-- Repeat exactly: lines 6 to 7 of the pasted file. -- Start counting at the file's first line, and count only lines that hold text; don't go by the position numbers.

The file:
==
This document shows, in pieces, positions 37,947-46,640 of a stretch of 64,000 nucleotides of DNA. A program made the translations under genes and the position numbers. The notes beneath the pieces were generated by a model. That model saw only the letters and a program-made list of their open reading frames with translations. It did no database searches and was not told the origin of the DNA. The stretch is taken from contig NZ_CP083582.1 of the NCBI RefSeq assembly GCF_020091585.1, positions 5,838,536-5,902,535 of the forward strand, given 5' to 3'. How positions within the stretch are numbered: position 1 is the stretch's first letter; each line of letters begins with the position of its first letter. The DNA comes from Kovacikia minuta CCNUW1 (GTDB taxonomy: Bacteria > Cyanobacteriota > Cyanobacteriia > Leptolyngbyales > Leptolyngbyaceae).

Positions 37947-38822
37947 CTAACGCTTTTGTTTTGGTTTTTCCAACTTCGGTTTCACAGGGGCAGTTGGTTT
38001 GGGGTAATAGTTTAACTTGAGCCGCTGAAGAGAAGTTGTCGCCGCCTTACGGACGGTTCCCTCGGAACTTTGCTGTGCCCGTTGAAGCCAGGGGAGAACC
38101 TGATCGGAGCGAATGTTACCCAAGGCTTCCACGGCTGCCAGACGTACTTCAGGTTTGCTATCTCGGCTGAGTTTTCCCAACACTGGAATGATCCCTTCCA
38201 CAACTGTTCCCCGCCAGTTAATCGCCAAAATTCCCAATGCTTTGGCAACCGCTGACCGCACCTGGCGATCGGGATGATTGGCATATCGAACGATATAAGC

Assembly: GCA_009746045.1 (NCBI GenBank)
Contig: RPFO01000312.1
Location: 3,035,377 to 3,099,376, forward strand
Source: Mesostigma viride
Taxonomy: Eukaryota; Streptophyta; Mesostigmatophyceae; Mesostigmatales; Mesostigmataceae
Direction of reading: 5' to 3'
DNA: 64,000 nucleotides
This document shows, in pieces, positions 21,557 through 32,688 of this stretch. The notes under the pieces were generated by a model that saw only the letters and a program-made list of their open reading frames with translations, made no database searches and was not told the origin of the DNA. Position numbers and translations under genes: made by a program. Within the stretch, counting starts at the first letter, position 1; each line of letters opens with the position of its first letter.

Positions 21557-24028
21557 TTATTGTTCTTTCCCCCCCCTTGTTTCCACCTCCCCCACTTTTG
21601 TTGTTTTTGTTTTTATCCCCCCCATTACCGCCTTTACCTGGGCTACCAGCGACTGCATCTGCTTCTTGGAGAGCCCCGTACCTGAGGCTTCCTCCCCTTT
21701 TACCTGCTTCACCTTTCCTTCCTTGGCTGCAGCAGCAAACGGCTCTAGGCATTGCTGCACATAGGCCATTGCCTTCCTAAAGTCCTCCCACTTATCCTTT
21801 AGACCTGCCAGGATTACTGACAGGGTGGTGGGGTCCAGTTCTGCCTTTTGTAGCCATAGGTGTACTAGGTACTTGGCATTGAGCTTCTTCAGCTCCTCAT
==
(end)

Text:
38201 CAACTGTTCCCCGCCAGTTAATCGCCAAAATTCCCAATGCTTTGGCAACCGCTGACCGCACCTGGCGATCGGGATGATTGGCATATCGAACGATATAAGC

Assembly: GCA_009746045.1 (NCBI GenBank)